January is a potential turning point in the market as feedlotters have effectively run out of their over fat T2 stock and are now in the process of starting to sell their recent T3 imports. These cattle, although more expensive to buy per kg, are likely to be much more efficiently managed in the feedlot as they can be sold when they are ready instead of held over and rationed out to ensure continuous supply. This at least allows feedlotters to operate with optimal efficiently and squeeze their feeding margins to their maximum levels. My advice is that about 50% of the major feedlot companies are capable of breaking even under today’s conditions as a result of their very efficient operations delivering strong feeding margins.
Indian beef imports for the second half of 2016 were approximately 25,000 tons while the estimates from January until the end of June were a further 75,000 tons. As I write this on the 12th of February the Indonesian courts have halted the imports of Indian beef on technical grounds. Given the fact that Indian imports are a policy favoured by the most powerful politicians in the country, I sincerely doubt if imports will be held up for very long. A tonnage of Indian imports of 75,000 is roughly equivalent to 375,000 head of live cattle with a carcase of 200kg. While I suspect this figure is a little optimistic, even if imports are reinstated quickly, it still could be a real possibility for the whole of calendar year 2017. If this is so then 375,000 head equivalent translates again to around 50% of historical live exports so the proposition of a halving of live cattle demand from Australia still looks like a reasonable estimate.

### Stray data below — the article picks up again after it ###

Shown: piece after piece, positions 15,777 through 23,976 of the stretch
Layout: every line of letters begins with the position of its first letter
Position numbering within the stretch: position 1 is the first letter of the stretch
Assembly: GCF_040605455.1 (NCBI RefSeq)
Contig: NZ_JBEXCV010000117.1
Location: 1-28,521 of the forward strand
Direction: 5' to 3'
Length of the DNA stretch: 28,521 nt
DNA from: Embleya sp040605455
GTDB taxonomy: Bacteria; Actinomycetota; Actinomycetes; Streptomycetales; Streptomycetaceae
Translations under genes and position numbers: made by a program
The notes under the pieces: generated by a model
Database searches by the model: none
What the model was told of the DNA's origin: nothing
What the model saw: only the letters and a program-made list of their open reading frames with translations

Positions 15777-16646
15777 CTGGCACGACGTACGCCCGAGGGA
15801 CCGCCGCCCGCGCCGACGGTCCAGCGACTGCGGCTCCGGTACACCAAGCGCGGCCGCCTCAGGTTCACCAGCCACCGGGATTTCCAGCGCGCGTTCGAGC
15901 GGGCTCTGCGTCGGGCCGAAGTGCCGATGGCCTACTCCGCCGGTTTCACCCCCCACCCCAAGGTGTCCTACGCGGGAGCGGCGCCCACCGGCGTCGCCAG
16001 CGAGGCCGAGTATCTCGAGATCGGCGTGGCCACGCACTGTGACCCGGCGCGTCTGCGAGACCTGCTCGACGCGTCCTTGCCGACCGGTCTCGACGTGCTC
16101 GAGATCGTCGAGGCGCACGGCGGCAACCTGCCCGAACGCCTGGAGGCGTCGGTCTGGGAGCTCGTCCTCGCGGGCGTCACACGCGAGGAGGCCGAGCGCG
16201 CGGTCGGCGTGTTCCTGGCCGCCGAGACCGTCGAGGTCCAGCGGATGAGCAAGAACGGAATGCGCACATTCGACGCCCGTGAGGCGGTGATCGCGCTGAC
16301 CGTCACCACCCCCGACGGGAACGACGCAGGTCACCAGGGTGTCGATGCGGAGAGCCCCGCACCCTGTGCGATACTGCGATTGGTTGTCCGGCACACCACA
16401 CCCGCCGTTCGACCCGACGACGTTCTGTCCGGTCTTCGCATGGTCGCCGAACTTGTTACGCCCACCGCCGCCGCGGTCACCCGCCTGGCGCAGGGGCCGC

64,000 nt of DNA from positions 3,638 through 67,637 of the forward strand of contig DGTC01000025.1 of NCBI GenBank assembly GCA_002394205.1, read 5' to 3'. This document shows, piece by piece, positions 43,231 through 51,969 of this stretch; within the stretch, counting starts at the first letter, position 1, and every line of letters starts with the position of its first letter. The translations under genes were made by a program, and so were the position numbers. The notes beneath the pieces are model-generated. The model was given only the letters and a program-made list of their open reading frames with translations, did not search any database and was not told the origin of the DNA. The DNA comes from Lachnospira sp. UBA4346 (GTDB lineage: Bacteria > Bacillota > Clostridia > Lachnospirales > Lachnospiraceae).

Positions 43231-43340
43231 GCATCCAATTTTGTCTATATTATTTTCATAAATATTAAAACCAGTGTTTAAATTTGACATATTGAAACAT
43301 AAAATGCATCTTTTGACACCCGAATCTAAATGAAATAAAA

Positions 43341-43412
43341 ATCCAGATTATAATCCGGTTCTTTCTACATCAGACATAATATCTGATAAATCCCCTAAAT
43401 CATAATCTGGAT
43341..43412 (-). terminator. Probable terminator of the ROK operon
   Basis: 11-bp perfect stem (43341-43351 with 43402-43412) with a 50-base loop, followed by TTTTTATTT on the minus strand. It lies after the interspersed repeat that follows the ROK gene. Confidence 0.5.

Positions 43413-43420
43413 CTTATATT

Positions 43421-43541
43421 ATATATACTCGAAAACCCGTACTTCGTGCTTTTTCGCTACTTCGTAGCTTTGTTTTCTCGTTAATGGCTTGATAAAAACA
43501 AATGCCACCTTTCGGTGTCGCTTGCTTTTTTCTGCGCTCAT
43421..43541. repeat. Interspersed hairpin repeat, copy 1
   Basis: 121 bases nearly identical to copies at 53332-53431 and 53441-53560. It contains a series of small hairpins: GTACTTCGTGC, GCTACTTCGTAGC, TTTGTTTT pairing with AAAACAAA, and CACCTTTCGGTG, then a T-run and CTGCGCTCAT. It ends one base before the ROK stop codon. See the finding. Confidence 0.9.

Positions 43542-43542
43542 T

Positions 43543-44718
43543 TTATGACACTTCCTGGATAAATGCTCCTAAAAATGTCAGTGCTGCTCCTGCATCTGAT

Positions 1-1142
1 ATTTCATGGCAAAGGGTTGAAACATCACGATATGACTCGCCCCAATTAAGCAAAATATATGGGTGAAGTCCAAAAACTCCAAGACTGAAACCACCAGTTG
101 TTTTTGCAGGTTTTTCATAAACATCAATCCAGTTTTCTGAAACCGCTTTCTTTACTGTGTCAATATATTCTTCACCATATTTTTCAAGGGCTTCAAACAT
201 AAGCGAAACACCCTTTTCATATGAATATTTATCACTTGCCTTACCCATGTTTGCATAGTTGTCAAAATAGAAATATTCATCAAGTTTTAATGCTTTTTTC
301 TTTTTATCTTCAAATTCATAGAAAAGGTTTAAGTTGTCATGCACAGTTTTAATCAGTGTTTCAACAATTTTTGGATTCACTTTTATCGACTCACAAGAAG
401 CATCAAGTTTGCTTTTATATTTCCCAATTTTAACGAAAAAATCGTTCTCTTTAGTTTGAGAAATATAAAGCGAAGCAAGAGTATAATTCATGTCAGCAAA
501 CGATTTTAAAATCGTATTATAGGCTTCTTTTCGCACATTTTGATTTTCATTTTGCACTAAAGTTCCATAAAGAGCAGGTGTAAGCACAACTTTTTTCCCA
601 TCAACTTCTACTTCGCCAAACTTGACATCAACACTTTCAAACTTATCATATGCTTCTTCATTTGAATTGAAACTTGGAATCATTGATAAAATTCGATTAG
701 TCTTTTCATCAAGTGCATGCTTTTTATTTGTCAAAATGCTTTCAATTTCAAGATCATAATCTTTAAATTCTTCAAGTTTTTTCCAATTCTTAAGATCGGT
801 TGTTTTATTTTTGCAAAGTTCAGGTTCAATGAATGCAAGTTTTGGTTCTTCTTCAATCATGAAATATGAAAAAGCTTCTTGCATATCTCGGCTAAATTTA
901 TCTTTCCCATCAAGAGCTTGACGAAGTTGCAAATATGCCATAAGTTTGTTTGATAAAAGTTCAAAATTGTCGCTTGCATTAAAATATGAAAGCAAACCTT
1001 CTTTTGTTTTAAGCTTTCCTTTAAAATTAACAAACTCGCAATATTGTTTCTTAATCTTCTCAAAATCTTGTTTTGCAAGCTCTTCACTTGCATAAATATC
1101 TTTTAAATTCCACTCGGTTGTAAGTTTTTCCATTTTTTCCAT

My agents in Jakarta continue to visit wet markets and speak with retailers and wholesalers providing reports in line with those of last month. Essentially, domestic customers wishing to buy fresh beef for home use are resisting the low prices of Indian product in favour of traditional fresh beef. On the other hand, sales to manufacturing (bakso balls) and food service, especially low-end restaurants and other cheap food outlets remain strong.
Buff sales have been reported just about everywhere including East Java where they remain “under the counter” and don’t appear to be having a significant affect at this point. One very alarming statistic that I heard this month was that some government abattoirs in East Java are slaughtering more than 50% cows (local cattle) every night which further reflects the precarious state of the domestic herd.